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Please tell us about your experiences at Stanford.

tokenadulttokenadult Registered User Posts: 17,471 Senior Member
edited September 2006 in Stanford University
The first page here has a good number of chances threads. For variety I'd like to ask about the experiences of young people who actually matriculated at Stanford, including people like me who were young a generation ago. If you attend Stanford now, or if you graduated from Stanford, please tell us about what student life at Stanford is like. What were some of your favorite courses? How did you like dorm life? What interesting school traditions does Stanford have? What's surprising about Stanford when you first arrive there?

I hope anyone who has been a student at Stanford will represent here and describe Stanford for those of us looking on in this forum.
Post edited by tokenadult on

Replies to: Please tell us about your experiences at Stanford.

  • marlgirlmarlgirl Registered User Posts: 1,096 Senior Member
    There have been several threads like this recently. I'd suggest asking these questions on one of those threads.
  • tokenadulttokenadult Registered User Posts: 17,471 Senior Member
    Thanks for the reply. I was posting a new thread in view of the fact that new members join CC every day, and not all of the young people who will apply this year to colleges have seen the previous threads. It would be great, of course, if someone links here to earlier threads that describe the Stanford experience. It would also be great to hear the latest point of view of current Stanford students as they look back on their summer and at the start of a new school year.
  • tokenadulttokenadult Registered User Posts: 17,471 Senior Member
    Let's see if this question gets some response from Stanford students: what's the one thing you like to tell high school students about Stanford?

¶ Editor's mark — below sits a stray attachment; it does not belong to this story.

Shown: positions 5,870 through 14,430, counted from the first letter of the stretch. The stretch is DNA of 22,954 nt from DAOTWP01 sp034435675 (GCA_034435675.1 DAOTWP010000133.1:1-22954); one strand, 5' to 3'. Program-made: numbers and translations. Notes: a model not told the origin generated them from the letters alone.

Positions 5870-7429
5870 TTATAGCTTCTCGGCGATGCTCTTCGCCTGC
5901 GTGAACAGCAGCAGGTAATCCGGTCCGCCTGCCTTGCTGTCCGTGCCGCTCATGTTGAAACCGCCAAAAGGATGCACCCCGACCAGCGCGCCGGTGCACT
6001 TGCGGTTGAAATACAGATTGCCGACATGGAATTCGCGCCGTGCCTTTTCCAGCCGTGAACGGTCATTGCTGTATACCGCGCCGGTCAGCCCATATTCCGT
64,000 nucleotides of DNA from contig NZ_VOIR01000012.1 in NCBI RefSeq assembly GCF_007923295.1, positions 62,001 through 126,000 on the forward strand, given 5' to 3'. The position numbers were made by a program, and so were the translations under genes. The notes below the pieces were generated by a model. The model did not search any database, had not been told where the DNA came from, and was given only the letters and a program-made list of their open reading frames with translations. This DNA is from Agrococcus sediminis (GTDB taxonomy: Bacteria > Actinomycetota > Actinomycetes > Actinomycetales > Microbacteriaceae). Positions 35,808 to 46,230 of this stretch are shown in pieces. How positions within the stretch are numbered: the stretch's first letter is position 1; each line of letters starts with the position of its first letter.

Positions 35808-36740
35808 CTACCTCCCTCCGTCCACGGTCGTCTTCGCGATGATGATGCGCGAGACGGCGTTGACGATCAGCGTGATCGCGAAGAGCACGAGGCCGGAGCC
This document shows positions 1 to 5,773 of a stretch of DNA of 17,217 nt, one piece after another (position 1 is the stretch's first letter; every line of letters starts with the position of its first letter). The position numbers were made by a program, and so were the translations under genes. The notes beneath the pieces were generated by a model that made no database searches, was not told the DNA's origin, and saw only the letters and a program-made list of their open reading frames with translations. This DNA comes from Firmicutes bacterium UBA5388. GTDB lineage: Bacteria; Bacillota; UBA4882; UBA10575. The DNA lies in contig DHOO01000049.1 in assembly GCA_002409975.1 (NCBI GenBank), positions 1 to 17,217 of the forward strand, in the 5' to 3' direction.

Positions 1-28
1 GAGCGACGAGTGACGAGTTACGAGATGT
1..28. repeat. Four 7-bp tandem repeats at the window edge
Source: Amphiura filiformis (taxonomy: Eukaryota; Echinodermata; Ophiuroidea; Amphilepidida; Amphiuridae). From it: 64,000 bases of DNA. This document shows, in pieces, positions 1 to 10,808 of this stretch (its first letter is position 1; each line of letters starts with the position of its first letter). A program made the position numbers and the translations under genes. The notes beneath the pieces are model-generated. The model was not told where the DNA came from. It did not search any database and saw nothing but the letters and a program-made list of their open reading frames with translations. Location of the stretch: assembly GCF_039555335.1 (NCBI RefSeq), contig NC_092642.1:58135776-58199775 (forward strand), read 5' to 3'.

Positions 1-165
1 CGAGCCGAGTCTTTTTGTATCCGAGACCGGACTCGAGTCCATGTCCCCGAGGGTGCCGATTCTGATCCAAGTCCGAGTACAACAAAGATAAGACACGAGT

• celestial605celestial605 Registered User Posts: 1,087 Senior Member
    The quality of education is unmatched. I have friends who are debating Stanford and a state school (I live in California, so they are choosing between Stanford and UCLA for example) and I have told them that while people say "college is what you make of it", you won't get the same quality of education if you go to a state school. (I am taking physics classes at a UC campus this summer, so I know.) Stanford is challenging in a wonderful way; it's the furthest thing from plug and chug. Topics are explored in depth and analysis encouraged; professors expect you to go beyond what was in the homework (if you're doing problem sets) and come up with ways to solve far more difficult problems by synthesizing the skills that you have learned. It's tough, but I have learned that I much prefer the challenge, and getting a few B's, to sitting in a class where no one participates and I coast by with A's.

    Also... I love the diversity and community feeling. Everyone is driven to learn and excited about something. It's unique, especially compared to high school (in my opinion) where kids are pretty similar because they're from the same area and there are a ton of kids who aren't that excited by learning. I have met people from Sweden who are as into psychology as I am... how neat is that =]
  • tokenadulttokenadult Registered User Posts: 17,471 Senior Member
    Thanks, celestial605, for the interesting comments.
  • rosareirosarei Registered User Posts: 9 New Member
    I think this is a good question. It's important to know what a place feels like.

    The academic vibrancy at Stanford is really amazing. You know, people say, Stanford's so great for the weather, the laid back attitude, etc, but of course those are just very small extra perks to the academics.

    Pretty much every department at Stanford is very strong, not just the ones you hear about most. The students are really smart, bold, articulate, not afraid to start off a great discussion, ask challenging questions - sometimes I'm a little intimidated in fact b/c I'm not so outgoing :) but I'm working on it. I'd characterize the students as smart, well-rounded, ambitious, multi-talented; some are aggressively outgoing while others are more reserved. And they're from all over the world and all the states. You meet a lot of international students with really different and interesting perspective. It's kind of enlightening.